One night last week I lay coaxing sleep after a very busy day. I let my mind wander back to what I had read early that morning during my “quiet time.” (Truth: “quiet time” sometimes means I sit there with my Bible open, reading the daily passages while trying to coax my brain into functioning with a mug of coffee.)
Anyway, as I reflected on the day, I was discouraged that while that morning’s time with the Lord had been meaningful, the rest of the day was so busy my mind rarely stopped to think about what I had learned that morning or how it applied to what I was doing right then.
I began to think about the discipleship tool we’ve been given – Hear and Do. It has been so helpful in studying the Word, but I wondered why it seems so difficult to actually walk that out in the moment during an average, busy day. As I asked the Lord about this, I was reminded of two statements Jesus made while on Earth:
My next question was, “How do I know what the Father is doing or saying in any given moment?” I thought back to the interactions that day with my husband, online, at work, and in conversations with friends. To be honest, it is much easier to respond from instinct, what seems right or practical in the moment, even on autopilot at times. I wanted to give myself an out. “Well I can’t see the Father like Jesus could!” but was immediately confronted with Jesus’ words,“Whoever has seen me has seen the Father” (John 14:9).
The Scriptures show us Jesus, what He says and does, which is exactly what the Father says and does. So, the key to only doing and saying what we see the Father doing and saying is observing what Jesus did and said! But how, in the moment, when things must get done, when someone is waiting on an answer, when things are not going well – right then, how do I know exactly what that looks like?
I wonder if the answer might be in just slowing down – slowing way down! Auschwitz survivor, Viktor Frankl, is credited with saying, “Between stimulus and response there is a space. In that space is our power to choose our response.” Without slowing down, we will not recognize that space.
In that space we can remember that our Father is always working, our King is always ruling, always working all things for our good and His glory. There is a plan and He is in control of it. Nothing is irrelevant. Every moment He brings opportunity for us to receive blessing, encouragement, correction. He is always working for our sanctification in the big and little moments. In that space, a tiny pause, I can ask for His guidance. Whatever comes into my day, I always have a choice. Maybe, by remembering there is this space, no matter how small it might be, we can train our minds to pause and listen to the Holy Spirit.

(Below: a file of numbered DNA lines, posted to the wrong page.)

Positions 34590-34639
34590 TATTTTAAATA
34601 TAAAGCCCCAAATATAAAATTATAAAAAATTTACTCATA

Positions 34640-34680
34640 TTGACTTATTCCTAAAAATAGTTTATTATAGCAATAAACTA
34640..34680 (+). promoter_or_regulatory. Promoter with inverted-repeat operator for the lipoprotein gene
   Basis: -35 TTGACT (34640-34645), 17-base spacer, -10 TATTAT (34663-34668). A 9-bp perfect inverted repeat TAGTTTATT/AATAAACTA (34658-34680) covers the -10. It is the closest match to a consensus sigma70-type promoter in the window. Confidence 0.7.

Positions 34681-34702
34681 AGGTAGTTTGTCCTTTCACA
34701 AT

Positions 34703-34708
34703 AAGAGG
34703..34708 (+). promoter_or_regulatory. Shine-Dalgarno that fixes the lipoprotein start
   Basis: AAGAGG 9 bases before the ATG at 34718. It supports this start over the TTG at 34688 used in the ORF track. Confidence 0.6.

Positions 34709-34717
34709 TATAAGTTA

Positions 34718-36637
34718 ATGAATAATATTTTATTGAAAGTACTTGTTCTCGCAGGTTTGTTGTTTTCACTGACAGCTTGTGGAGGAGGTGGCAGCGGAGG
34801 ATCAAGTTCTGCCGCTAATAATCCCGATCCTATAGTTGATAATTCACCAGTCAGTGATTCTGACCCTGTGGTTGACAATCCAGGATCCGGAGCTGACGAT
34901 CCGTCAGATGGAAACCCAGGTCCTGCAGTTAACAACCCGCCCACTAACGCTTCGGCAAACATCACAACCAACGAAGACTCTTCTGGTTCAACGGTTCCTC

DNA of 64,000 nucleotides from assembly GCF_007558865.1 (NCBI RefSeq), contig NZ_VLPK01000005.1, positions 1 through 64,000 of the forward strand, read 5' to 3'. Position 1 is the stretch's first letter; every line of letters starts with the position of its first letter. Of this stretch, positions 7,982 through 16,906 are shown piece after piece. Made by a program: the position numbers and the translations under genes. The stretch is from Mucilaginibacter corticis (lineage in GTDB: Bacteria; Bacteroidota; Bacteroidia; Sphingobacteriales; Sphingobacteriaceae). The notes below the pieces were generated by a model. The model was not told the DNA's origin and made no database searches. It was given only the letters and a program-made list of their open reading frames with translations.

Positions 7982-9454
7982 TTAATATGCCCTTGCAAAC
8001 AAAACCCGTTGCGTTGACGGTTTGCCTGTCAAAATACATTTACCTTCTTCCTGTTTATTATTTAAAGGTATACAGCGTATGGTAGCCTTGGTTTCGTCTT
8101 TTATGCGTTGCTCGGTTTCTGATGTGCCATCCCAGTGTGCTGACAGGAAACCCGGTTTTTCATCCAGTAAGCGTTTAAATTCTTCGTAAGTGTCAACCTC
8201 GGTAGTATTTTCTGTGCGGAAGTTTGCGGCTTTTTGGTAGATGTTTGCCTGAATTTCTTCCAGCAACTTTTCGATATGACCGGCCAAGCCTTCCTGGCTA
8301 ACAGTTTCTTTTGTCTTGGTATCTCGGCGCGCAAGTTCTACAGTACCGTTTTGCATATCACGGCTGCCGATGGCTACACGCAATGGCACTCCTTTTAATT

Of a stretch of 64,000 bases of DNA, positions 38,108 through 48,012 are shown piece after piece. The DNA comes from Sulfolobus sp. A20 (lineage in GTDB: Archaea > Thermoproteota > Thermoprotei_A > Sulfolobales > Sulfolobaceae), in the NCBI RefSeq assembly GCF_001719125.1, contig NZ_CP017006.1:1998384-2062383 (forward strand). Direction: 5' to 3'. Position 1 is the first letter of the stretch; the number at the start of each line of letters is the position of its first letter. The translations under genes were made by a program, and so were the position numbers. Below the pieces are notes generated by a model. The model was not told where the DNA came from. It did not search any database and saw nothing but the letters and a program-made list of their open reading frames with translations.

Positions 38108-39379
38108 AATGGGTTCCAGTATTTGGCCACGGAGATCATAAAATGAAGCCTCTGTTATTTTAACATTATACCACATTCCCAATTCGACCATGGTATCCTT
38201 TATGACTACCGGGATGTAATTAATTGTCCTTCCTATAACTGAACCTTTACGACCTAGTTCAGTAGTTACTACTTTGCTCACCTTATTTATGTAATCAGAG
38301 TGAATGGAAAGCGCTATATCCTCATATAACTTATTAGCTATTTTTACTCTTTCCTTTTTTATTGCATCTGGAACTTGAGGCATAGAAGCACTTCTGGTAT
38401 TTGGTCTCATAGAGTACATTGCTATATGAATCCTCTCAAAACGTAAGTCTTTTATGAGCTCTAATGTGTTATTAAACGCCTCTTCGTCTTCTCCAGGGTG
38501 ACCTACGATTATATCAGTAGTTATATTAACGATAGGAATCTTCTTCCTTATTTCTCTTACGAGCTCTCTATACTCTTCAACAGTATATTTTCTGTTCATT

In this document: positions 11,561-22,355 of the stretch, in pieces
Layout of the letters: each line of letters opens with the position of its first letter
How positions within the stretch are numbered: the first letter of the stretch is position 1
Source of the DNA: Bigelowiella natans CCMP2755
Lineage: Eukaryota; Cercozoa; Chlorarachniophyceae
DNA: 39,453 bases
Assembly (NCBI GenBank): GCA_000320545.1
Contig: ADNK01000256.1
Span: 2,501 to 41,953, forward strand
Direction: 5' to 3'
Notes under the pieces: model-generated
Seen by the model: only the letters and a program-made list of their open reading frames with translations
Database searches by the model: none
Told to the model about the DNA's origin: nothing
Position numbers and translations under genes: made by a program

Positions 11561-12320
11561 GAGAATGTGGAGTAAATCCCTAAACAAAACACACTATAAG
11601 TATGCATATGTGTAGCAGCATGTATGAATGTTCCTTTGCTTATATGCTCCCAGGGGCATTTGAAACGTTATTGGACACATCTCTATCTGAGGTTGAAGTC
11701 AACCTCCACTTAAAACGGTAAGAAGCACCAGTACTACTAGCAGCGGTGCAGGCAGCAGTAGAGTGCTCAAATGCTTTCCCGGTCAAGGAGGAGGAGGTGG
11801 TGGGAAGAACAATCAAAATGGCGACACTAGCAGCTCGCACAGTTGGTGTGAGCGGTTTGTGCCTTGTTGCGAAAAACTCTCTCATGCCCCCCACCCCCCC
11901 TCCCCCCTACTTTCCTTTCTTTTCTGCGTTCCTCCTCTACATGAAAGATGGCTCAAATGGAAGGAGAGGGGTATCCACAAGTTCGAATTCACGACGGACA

The intimacy of walking with my Savior is what He intends, but I will have to be intentional to look for that space between the urgency of the moment and my response to find Him. It will not happen on autopilot. Author A. B. Chole sums it up this way: “Though such intimacy with God is attainable, it is not accidental. Sustained nearness is the cultivated fruit of intentionality.”
Pausing in that space can allow the Spirit to change my instinctive reactions, which too often are to explain, defend, or demand. Instead, I can lean into a moment to hear, listen, understand, connect with Him and others made in His image. With His help, we can choose gratitude over complaint, compassion over judgment, and serving over selfishness every time, even in the tiniest ways.
We really do have more time than we tend to tell ourselves. Do I believe He will answer if I ask to meet Him in that space? Pausing just one moment to hear what God is saying and ask what He is doing before responding may be that step of faith leading toward the intimate, abundant life He promised. I want to find and live in that space!
Ever-present Father, Gracious King, You have ordained that, even though we are simple dusty creatures, we have the freedom to choose - and we so often choose impulsively and poorly! Forgive us for thinking the freedom to choose means we have our own wisdom to choose well also. That is purely a gift from you, and we ask for Your wisdom in each moment. Thank you for knowing all our weaknesses and inviting us to meet with You anyway. Lord you are all-present, and You inhabit the space between the stimulus and reaction. Please grant habits that will turn us expectantly toward you in that space, and the faith to follow where you lead. Amen!